Legal Research and Writing is a Negotiating Tool

                Everyone knows that leverage is a powerful negotiating tool.  Leverage does not mean you threaten to expose your opponent’s deep dark secret unless he concedes.  The most powerful leverage is knowledge, pure and simple.  You have to know your opponent’s position better than he does.  Recognize ahead of time what points your opponent will make and find a way to discredit them.  Sometimes young lawyers are ... [Continue Reading]

Brief Writing Tip #3 Who cares about boilerplate?

For one, you should. Here are two fantastic reasons why: The only thing that stays the same is everything changes. How old is your boiler plate? If you are still using boiler plate from the 90’s it’s too old. But, some faux pas are harder to detect.  If it is five years old it may or may not be good. You do not need to update boilerplate as you do the substantive law because it is not likely the standard of review will change.  With that said, court rules are occasionally re-numbered ... [Continue Reading]

How Hiring A Legal Research And Writing Attorney Will Change Your Practice

                  10.     Associates are costly.  According to a recent article in CNNMoneyentitled, You make $70K but cost your boss $88K, by Jose Pagliery, (, if you hire an employee with a base salary of $70,000/year you are incurring the following extra costs: Social Security tax: $4,340 Medicare tax: $1,015 State unemployment ... [Continue Reading]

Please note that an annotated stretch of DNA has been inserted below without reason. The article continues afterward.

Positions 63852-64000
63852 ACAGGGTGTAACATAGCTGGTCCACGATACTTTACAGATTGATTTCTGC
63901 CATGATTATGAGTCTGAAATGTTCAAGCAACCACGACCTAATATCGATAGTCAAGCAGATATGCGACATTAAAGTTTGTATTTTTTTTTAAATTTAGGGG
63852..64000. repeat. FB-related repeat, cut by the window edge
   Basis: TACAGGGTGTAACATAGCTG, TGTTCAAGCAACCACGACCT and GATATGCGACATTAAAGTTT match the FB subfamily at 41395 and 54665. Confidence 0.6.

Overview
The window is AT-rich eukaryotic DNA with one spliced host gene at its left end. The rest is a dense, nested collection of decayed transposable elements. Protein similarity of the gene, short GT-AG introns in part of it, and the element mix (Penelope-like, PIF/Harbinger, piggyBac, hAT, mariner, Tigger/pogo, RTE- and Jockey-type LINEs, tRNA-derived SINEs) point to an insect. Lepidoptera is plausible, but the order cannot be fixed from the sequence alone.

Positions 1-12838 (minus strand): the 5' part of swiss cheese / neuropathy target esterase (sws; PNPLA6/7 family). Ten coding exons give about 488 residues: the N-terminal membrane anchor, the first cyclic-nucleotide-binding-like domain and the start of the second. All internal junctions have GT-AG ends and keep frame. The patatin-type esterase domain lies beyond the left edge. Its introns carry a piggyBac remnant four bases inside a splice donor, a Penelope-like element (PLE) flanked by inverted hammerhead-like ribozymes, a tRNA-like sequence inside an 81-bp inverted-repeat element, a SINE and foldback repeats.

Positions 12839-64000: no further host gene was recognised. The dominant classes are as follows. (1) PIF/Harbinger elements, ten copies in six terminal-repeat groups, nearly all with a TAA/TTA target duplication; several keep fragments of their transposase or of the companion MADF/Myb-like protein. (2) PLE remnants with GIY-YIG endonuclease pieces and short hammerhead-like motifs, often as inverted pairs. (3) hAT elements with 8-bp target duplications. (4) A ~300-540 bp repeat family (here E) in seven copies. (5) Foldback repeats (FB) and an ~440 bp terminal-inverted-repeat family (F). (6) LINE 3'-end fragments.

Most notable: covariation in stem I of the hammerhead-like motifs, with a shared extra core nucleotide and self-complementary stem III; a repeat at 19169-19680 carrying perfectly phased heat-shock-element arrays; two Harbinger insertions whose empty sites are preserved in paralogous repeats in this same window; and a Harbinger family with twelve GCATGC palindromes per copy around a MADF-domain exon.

Brief Writing Tip #2 – Know Your Judge

In law school I consistently scored higher grades than people I considered to be more intelligent.  This is because my arguments were clear, my issues were labeled and I knew my audience.  I knew exactly what would persuade the professor.  Since we cannot all sit in a judge’s courtroom day after day determining what he considers persuasive, we have to rely on his past decisions. Know your judge. If it is an appellate case, chart the panel’s past decisions.  Who leaned which way? Is the ... [Continue Reading]

Brief Writing Tip #1 – Bad Questions Lead to Wrong Answers

The relief you receive directly correlates to the way you frame your question presented.  You do not have to ask one long, incomprehensible question.  It is okay to break it up into a few sentences in order to tell a story that is easy to follow. A good brief should be a great syllogism.  The law is X.  X was not done.  Therefore, my client is entitled to relief.  Sometimes these syllogisms are complex, containing several major and minor premises.  The simple fix is using headings and ... [Continue Reading]